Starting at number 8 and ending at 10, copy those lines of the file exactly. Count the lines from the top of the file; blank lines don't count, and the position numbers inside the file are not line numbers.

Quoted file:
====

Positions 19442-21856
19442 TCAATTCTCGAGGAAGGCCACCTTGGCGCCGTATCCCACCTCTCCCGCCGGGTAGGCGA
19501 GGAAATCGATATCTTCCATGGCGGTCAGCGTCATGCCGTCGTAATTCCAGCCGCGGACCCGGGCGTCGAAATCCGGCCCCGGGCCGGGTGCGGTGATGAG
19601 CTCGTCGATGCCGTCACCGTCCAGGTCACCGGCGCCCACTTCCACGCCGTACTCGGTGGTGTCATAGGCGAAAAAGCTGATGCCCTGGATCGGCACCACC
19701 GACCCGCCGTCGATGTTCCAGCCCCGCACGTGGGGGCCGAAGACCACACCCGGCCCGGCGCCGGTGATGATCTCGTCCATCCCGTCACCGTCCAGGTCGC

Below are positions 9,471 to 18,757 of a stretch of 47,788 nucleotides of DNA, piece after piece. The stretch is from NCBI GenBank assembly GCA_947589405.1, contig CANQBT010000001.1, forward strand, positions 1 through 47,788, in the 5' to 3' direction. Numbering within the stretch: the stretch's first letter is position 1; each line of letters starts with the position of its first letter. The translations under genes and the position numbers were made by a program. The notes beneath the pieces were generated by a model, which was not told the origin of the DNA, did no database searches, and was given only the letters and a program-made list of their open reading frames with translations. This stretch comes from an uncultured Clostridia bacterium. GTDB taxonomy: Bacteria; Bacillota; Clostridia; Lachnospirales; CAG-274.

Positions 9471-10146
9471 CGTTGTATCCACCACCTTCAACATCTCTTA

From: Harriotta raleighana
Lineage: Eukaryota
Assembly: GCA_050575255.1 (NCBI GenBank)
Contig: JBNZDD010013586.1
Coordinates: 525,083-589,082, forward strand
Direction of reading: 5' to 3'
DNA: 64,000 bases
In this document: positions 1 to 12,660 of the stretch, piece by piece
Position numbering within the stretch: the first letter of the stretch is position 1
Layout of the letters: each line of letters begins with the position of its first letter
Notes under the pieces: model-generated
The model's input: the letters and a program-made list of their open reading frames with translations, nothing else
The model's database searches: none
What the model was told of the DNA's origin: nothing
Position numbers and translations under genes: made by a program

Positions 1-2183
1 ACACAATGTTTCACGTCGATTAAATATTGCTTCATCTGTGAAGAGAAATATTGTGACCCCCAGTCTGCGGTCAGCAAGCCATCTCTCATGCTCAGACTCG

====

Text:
9471 CGTTGTATCCACCACCTTCAACATCTCTTA

From: Harriotta raleighana
Lineage: Eukaryota